I kid, I kid. Though the one game I'd want to pay him to make through Kickstarter probably isn't going to happen.

Bethesda's probably going to want to do the next single player installment of Fallout in-house, instead of contracting it out to Obsidian again, now that their resources aren't tied up on Skyrim and they've locked down the MMO rights. Not like Chris can just come knocking on the door and say "Hey guys, I'm here to help. No, you don't have to pay me, the internet's already got that covered."
posted by radwolf76 at 8:06 PM on February 10, 2012


If Double Fine raises enough money up front to comfortably support the game, it won't matter how many people pirate it. They could give it away free.

I'll say this -- I would pay extra up front for a project that committed to a creative commons license.
posted by empath at 9:50 PM on February 10, 2012 [1 favorite]


The Double Fine thing makes me very happy, because I was starting to despair that Kickstarter was just a miserable backwater of shit for your iphone.
posted by migurski at 1:21 AM on February 11, 2012


It's important not to compare crowdfunding against a platonic ideal of the publishing model, in which impartial and enlightened gatekeepers can divine the wants and needs of 'audiences' better than anyone else - in fact, better than the audiences themselves - because they can look to the long term and are willing to 'take risks' on unproven artists and such.

The issue is that in practice, that is rarely the case. Most commissioners and publishers I know barely have the time to look over the hundreds of submissions they get, and often don't have much more knowledge or skills than other talented people out there. As a result, they understandably favour people they know or have heard of and trust - they're only human, after all.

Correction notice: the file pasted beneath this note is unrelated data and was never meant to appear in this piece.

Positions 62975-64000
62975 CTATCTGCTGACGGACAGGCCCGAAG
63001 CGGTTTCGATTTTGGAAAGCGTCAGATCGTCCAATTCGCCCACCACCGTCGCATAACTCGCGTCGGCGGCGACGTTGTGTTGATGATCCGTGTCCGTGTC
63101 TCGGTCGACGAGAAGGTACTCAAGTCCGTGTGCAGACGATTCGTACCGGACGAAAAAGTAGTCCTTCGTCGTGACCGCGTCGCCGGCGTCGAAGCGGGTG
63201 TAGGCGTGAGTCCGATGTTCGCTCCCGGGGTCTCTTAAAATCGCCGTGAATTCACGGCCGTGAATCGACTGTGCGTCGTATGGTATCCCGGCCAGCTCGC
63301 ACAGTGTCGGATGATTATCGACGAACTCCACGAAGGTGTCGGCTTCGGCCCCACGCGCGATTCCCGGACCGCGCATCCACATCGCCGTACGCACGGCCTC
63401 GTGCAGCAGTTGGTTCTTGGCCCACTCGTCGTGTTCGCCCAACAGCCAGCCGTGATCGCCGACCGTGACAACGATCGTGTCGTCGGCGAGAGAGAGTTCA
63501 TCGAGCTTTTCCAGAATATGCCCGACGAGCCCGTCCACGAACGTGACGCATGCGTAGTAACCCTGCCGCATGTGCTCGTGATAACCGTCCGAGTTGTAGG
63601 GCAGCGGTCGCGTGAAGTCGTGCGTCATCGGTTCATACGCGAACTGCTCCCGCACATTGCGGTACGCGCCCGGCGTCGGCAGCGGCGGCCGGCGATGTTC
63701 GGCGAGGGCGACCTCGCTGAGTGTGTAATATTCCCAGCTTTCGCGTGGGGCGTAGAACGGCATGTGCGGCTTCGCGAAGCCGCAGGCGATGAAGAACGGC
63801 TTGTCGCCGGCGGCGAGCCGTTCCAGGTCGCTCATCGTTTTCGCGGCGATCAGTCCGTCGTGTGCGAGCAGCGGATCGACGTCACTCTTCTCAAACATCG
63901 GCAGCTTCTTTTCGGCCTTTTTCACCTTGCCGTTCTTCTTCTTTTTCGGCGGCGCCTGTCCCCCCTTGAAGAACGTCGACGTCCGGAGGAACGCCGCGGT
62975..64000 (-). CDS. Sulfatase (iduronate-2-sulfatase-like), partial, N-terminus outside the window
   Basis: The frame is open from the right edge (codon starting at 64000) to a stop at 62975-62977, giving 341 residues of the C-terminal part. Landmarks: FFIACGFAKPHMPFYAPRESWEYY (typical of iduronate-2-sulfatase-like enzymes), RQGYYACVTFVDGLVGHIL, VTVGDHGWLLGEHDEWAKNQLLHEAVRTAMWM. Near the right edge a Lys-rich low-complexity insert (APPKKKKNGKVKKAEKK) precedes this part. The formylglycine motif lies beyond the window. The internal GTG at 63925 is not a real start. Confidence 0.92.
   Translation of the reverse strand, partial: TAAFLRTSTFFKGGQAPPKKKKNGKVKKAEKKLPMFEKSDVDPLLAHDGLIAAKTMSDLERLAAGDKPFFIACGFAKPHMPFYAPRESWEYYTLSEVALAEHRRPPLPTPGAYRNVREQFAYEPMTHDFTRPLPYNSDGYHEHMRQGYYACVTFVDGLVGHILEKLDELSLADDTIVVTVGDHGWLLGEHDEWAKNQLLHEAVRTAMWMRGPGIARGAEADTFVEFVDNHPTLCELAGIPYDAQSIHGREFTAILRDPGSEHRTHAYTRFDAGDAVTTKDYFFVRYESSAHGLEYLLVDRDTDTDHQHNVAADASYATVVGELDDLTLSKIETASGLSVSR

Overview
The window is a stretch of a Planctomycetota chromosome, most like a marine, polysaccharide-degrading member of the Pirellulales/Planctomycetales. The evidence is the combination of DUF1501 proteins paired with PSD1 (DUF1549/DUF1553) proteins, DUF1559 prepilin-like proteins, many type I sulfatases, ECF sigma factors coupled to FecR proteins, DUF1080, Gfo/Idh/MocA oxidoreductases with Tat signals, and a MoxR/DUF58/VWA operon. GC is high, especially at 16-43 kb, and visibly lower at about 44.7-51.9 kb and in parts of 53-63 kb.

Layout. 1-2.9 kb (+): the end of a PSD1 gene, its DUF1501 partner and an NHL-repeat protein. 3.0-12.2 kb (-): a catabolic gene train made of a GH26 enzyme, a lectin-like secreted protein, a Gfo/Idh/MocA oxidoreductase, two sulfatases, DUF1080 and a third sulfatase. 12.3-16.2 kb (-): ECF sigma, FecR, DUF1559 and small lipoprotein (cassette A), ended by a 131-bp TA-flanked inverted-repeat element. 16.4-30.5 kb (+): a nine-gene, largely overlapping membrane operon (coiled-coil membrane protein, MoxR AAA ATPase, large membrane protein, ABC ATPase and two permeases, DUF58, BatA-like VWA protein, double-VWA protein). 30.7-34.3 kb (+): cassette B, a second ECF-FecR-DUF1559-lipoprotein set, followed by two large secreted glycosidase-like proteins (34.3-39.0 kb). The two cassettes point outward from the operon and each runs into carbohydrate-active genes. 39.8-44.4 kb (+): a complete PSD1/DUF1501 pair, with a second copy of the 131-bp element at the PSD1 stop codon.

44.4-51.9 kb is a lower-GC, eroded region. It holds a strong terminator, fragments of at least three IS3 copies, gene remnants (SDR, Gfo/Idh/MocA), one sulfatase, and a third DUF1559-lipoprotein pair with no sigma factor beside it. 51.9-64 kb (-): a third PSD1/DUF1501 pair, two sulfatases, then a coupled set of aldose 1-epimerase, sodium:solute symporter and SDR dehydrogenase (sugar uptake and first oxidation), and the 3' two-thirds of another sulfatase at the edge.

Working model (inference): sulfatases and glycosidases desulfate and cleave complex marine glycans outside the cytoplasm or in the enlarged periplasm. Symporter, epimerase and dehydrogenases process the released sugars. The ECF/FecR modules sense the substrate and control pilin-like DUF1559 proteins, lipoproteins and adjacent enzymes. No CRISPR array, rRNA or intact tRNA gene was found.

Coupled with a host of factors that encourage short-term thinking (e.g. commissioners are highly mobile and tend to jump between commissioning and production every few years, they're governed by the relentless needs of shareholders, they're subject to complex bureaucracies), and, well, you end up with the sort of mediocre stuff we see on TVs, cinemas, and game consoles.

I don't want to idealise crowdfunding either, though. It can be hard for individuals to assess the trust of new artists, leading them to favour people they know, which isn't great for newcomers - but I'd argue that it was always a lottery for them, and at least now they can get together a few hundred dollars to try out something.

I think the most important objection, discussed above, is that crowdfunding doesn't pool risk like publishers do. Again, I don't actually think that publishers do this in the way we think they do any more - but that's not a proper answer. What I can see is that people like notch and the Indie Fund are showing one possible route forward, in that developers of successful indie/audience-funded games understand they have an obligation to pay it forward. Maybe this should be formalised further, with sites that ensure a percentage of profits from crowdfunded projects automatically(?) gets paid forward - I have a couple of friends who really want to make that work.
posted by adrianhon at 4:15 AM on February 11, 2012 [2 favorites]


Though the one game I'd want to pay him to make through Kickstarter probably isn't going to happen.

Fallout 3?
posted by ersatz at 3:21 PM on February 11, 2012


No, he made that one. He just couldn't call it that.
posted by radwolf76 at 3:28 PM on February 11, 2012


If Terry Gilliam ever decides to Kickstart "The Man Who Killed Don Quixote," I'd kick in a C-note, even if I just get a postcard of thanks in return. Just so I could say that I did.

Wonder how much he could raise?
posted by Bill Peschel at 3:52 PM on February 11, 2012 [1 favorite]